However, it is written, “one nation will prevail over another nation”—“when one rises, the other falls.” Although in context, this verse is discussing the conflict between Yaakov and Esav, the same principle can be applied to other spiritual conflicts. Thus, when the Maccabees fought vigorously back and promoted Torah study, they prevailed over the Greeks and the insidious infiltration of Greek wisdom in the Jewish community.
Of course, the Maccabees did not merely promote Torah study—they promoted Torah study permeated with pure faith in Hashem, the Giver of the Torah, and it was this Torah study that dispelled the corrupt influence of the wisdom of Kelipah.
The key to approaching the Torah with such faith is cultivating bittul, humility. Of the Torah it is written, “It is not in the heavens, nor across the sea.” The Talmud interprets: “The Torah will not be found among the arrogant and in one who expands his mouth upon it.” No matter how much Torah an arrogant, egotistical person studies, the light of Torah cannot enter him. Only when the student of Torah sincerely humbles himself to Hashem and to the holiness in His Torah is he a fit vessel for the Torah’s light.
And when one studies Torah with bittul, he is also able to study secular studies for the sake of Heaven. He views these studies as fundamentally subordinate to Torah, as having no inherent value, and as serving as nothing but a means to an end (to earn an ample livelihood or as a tool to understand a concept in Torah, and so on). Then his Torah study will remain pure and untainted, and he will not be adversely affected by studying these wisdoms. Thus, we find that many of our greatest sages, notably the Rambam and the Ramban, attained great erudition in secular wisdom. Their bittul to G–dliness was so sublime that they were able to use secular wisdoms themselves for the sake of Torah and divine service.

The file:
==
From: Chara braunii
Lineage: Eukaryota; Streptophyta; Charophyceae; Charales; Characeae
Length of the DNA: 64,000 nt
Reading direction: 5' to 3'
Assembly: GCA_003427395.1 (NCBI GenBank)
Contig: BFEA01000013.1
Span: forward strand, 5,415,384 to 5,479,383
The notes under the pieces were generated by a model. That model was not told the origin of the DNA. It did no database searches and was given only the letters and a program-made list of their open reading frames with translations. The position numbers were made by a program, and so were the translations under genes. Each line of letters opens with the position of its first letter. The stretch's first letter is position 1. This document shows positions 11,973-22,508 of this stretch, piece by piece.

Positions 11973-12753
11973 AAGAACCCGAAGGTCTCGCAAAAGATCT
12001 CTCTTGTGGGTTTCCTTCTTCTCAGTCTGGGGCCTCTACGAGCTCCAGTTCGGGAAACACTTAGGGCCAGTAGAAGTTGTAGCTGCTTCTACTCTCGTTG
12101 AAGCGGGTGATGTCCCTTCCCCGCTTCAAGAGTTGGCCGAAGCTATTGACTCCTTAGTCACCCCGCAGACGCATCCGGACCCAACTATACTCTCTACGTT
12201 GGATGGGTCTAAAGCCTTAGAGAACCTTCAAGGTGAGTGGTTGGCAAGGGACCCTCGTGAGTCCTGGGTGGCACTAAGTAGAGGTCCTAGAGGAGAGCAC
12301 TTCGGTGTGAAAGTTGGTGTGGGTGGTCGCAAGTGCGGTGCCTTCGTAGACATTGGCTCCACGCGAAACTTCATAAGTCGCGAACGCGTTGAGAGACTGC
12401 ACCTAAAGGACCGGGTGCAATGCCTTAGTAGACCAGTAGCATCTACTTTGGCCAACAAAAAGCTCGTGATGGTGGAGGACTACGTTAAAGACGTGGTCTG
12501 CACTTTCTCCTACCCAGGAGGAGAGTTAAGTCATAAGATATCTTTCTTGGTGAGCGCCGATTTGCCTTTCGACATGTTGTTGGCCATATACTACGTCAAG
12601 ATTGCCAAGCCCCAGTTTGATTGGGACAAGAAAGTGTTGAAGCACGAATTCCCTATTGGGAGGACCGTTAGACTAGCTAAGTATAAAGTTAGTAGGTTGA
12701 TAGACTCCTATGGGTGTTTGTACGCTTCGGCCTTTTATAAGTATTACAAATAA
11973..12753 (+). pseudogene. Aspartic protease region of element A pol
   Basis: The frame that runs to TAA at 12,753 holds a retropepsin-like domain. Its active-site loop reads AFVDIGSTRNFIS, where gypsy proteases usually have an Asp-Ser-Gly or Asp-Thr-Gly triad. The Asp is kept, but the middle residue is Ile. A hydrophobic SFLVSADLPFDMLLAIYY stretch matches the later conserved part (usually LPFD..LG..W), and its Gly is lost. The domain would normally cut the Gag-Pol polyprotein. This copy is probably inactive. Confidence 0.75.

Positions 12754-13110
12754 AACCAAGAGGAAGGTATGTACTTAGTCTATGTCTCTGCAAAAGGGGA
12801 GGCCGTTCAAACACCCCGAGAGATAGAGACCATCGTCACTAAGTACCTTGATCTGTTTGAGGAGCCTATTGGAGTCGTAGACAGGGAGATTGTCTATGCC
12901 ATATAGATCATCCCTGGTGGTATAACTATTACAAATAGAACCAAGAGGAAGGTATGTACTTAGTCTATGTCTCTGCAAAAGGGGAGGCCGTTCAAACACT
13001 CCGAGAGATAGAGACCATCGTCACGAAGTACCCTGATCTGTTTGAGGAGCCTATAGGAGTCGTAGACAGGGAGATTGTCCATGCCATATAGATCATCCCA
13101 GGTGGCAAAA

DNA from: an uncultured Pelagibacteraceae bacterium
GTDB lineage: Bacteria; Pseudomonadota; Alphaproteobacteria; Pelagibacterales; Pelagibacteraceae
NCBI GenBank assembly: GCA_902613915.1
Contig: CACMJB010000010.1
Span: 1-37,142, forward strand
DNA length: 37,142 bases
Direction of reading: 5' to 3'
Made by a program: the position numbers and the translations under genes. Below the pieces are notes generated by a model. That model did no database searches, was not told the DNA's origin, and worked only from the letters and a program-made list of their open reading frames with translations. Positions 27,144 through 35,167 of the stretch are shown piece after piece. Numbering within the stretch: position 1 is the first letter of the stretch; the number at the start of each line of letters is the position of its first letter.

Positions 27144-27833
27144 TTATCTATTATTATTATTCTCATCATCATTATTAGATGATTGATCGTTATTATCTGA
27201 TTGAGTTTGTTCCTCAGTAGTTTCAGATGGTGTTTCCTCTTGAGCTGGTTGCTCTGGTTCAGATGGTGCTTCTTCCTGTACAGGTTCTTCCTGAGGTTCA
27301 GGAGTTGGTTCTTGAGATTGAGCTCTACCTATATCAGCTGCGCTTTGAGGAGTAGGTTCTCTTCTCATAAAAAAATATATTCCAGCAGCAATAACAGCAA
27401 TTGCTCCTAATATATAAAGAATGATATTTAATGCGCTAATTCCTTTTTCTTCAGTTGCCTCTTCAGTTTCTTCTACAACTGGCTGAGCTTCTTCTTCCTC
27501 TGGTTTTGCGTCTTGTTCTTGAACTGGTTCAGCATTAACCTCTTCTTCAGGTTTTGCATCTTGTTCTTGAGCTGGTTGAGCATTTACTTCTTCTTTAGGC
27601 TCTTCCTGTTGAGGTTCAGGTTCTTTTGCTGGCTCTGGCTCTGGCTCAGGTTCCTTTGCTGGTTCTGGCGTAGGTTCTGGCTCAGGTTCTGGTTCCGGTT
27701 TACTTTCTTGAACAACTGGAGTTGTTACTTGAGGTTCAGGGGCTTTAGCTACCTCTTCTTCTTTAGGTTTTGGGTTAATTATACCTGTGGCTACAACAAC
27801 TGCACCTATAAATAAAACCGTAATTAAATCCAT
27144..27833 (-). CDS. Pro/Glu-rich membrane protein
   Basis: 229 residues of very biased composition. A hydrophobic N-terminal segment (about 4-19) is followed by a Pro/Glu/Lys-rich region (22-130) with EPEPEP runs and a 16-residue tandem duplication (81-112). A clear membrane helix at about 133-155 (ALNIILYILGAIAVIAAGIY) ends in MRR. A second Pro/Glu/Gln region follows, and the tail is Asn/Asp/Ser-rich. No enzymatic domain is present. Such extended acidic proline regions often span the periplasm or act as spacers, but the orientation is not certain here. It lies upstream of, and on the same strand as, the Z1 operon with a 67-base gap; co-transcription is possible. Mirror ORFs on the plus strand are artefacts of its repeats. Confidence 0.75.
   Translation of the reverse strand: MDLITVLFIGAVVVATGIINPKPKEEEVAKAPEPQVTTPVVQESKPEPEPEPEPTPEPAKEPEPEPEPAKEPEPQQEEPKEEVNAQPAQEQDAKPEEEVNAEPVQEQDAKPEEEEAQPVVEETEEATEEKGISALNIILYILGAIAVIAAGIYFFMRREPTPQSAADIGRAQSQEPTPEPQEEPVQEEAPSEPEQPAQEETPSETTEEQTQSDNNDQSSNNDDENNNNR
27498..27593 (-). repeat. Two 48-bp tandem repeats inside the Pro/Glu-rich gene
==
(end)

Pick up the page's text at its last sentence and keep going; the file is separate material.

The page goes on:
Ve’al HaNissim liturgy.
 Devarim 4:6.
 Cf. Zohar 3:73a.
 Chassidus refers to this as “levushei hasagah”—“garments of understanding.”
 Zohar 3:7b.
 Similarly, in more recent times, the Jewish department of the Communist party, the Yevsektsia, which consisted largely of ex-Yeshiva students, were infamous for their ruthless persecution of religious Jews and their tireless efforts to uproot Jewish observance, far outdoing their non-Jewish comrades in their ideological zeal.
 Bereshis 25:23.
 Ibid., Rashi.
 Devarim 30:12.
 Eruvin 55a.
 Cf. Igros Kodesh, Vol. 3, p. 123 ff.
 Tanya end ch. 8.
This post was dedicated by Reb Kasriel and Zippi Oliver in honor of the birthday of Yehudis Fraida Tsap (Yehudis Fraida bas Hindeh Zeldah Bracha) on 8 Kislev. Also dedicated by Rabbi Shmuli Markel and family (Shmuel Leib ben Esther and Sara Rochel bas Chaye Nechomoh). May we be immediately reunited with the Rebbe!